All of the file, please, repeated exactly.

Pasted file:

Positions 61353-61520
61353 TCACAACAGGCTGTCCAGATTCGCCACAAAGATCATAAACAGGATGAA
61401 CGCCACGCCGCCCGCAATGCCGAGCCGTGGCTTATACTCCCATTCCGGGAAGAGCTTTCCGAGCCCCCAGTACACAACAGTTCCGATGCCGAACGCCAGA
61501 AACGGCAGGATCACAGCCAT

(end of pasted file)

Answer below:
Positions 61353-61520
61353 TCACAACAGGCTGTCCAGATTCGCCACAAAGATCATAAACAGGATGAA
61401 CGCCACGCCGCCCGCAATGCCGAGCCGTGGCTTATACTCCCATTCCGGGAAGAGCTTTCCGAGCCCCCAGTACACAACAGTTCCGATGCCGAACGCCAGA
61501 AACGGCAGGATCACAGCCAT